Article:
Israeli victims of 1972 Olympic massacre honored at Tokyo opener


Ankie Spitzer and Ilana Romano, widows of Andre Spitzer and Yoseff Romano, who were murdered in the 1972 Munich massacre, take part in the Tokyo 2020 Olympics opening ceremony, July 23, 2021, at which a moment of silence was held for Israel's 1972 Olympic massacre victims.

Forty-nine years after the 1972 massacre of Israeli athletes at the Munich Olympics, Friday's opening ceremony for the Tokyo 2020 Olympics included, for the first time, an official commemoration of those who died in the terror attack.

Tributes were paid to those lost during the pandemic and throughout Olympic history. The Israeli delegation that was killed at the Munich Games was specifically mentioned. A moment of silence was offered inside the stadium, alongside a dance performance honoring the dead.

"In particular we remember those who lost their lives during the Olympic games," the announcer said. "One group still holds a strong place in all our memories and stands for all of those we have lost at the games: the members of the Israel delegation at the Olympic Games Munich 1972."

The 1972 attack at the Munich Olympics saw 11 Israeli athletes murdered by the Black September Palestinian terror group. Two of the Israelis were murdered in the Olympic Village. The Palestinian terrorists kidnapped another nine and demanded the release of hundreds of Palestinian prisoners, as well as two prominent West German leftist militants.

After a failed attempt by German security forces to retake the hostages, the Palestinians turned their weapons on the Israelis, killing them all.

The 11 victims were David Berger, Ze'ev Friedman, Yoseff Gutfreund, Moshe Weinberg, Yoseff Romano, Mark Slavin, Eliezer Halfin, Yakov Springer, Andre Spitzer, Amitzur Shapira and Kehat Shorr. 

They were to take part in events that included wrestling, fencing, weight-lifting and athletics.

Families of the Munich victims have campaigned for years for greater public recognition for the dead from the International Olympic Committee. The IOC faced criticism for refusing to hold a moment of silence for the Israeli victims during the opening of the 2012 London Games, 40 years after the attack.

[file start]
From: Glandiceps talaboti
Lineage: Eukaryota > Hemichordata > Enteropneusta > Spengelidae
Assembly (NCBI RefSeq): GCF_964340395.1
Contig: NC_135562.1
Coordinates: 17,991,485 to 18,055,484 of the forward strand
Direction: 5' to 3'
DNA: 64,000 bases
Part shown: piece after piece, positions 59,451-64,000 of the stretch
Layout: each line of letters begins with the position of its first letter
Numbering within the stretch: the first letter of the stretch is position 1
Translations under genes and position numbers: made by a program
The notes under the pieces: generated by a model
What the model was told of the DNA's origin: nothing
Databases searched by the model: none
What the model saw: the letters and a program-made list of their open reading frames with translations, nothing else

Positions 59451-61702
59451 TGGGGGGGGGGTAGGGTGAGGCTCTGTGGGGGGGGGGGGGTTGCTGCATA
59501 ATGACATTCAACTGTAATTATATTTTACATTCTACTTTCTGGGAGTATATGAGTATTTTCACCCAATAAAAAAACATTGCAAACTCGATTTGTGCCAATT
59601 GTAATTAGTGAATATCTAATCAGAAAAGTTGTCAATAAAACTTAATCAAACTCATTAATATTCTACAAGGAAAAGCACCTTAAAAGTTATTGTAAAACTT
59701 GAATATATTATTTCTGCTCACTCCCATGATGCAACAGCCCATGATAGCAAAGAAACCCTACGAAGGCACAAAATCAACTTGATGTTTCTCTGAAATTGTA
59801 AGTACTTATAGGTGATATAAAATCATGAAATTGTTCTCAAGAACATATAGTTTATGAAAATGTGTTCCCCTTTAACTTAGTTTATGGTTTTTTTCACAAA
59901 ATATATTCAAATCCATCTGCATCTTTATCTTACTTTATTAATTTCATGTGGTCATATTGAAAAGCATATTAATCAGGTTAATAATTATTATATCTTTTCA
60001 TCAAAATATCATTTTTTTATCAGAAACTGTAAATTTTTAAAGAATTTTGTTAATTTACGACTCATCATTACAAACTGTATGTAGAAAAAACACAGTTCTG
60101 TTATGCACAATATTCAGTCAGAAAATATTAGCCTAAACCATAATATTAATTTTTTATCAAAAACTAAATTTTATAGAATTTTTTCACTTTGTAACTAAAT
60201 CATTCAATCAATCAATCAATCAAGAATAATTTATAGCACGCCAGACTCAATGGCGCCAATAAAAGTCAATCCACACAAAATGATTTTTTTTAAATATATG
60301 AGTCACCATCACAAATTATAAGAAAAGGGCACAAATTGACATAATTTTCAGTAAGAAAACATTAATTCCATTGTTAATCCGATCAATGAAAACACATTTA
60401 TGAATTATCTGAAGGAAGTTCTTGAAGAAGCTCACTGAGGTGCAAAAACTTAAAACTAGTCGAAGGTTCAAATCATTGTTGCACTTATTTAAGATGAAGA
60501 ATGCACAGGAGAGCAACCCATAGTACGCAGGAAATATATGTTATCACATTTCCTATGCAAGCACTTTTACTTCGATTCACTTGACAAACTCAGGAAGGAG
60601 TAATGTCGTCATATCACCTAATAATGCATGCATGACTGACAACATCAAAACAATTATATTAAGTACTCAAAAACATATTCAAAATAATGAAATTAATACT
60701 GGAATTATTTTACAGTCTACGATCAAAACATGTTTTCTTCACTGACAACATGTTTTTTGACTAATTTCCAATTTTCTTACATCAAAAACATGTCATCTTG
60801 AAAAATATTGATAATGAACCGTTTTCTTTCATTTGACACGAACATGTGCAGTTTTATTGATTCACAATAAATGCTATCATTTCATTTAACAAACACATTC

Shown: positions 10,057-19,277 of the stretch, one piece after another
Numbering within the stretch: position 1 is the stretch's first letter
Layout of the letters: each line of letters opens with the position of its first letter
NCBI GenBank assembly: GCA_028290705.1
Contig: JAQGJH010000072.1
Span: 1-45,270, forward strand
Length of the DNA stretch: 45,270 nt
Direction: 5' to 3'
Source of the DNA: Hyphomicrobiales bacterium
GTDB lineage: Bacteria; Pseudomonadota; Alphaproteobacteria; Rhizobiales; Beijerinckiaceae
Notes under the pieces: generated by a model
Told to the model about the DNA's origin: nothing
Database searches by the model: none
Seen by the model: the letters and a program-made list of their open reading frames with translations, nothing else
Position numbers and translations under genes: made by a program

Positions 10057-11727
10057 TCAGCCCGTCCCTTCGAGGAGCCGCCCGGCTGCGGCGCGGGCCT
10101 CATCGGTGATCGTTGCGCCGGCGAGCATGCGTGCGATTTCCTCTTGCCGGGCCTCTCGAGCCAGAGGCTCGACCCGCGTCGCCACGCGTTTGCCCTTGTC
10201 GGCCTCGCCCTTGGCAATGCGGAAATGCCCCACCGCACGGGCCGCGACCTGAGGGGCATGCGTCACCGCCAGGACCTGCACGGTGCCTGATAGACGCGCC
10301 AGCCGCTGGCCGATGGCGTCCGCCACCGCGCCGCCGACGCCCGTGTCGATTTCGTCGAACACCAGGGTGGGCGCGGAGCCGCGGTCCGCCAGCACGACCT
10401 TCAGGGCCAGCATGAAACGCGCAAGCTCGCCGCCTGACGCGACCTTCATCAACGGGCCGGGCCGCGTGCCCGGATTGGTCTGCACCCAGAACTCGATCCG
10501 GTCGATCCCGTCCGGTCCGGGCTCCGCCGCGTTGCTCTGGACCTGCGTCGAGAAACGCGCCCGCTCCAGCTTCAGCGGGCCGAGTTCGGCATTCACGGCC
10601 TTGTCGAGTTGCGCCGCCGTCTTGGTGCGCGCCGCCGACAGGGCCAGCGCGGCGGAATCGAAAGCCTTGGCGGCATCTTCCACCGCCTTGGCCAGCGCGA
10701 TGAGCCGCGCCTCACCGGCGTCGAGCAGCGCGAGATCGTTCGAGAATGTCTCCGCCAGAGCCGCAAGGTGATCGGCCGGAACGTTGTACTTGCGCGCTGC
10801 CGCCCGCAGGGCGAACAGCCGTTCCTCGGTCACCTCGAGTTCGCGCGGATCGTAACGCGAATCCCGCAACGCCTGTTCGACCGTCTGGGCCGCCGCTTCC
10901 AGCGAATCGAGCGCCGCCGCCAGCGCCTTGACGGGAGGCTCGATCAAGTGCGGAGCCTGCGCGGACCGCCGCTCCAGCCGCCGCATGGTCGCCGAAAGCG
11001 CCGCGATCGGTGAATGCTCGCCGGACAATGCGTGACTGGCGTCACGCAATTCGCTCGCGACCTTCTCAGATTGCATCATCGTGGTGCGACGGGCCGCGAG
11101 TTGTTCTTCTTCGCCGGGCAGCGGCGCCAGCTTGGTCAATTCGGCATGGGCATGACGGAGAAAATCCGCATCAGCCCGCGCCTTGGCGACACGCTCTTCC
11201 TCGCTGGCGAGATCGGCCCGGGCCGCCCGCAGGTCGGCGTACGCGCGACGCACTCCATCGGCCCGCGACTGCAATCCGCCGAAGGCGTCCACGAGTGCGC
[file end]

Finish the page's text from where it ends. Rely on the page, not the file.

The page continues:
Widows Ankie Spitzer and Ilana Romano were at Friday's ceremony.

"Finally there is justice for the husbands, sons and fathers murdered at Munich," the two said in a joint statement. "We went through 49 years of struggle and never gave up. [We] cannot hold back our tears. This is the moment we've waited for."

In 2016, a memorial ceremony was held for the first time during the Rio Games (but not in the opening ceremony), also under Bach's leadership. With two widows of the victims and several Israeli team members looking on, Bach said then that the Munich massacre "was an attack not only on our fellow Olympians but also an assault on the values that the Olympic Village stands for."

Prime Minister Naftali Bennett praised the move.

"Today, for the first time at the Olympic Games, there was an official commemoration for the massacre of the 11 members of the Israeli delegation to the Munich Olympics. I applaud this important historic moment," he said. "May their memories be a blessing."

Igal Carmi, head of the Israeli Olympic Committee, said Israel was "grateful" for the 2021 tribute.

"The International Olympic Committee fulfilled the yearnings of the families of the 11 Israeli Munich victims and bravely commemorated [them] at the opening ceremony tonight," he said in a statement.

He said German IOC President Thomas Bach had promised the families of the dead "that the Olympic Movement would remember the 11 victims of Munich, for the first time in history, after 49 years. He promised, and he was true to his word."


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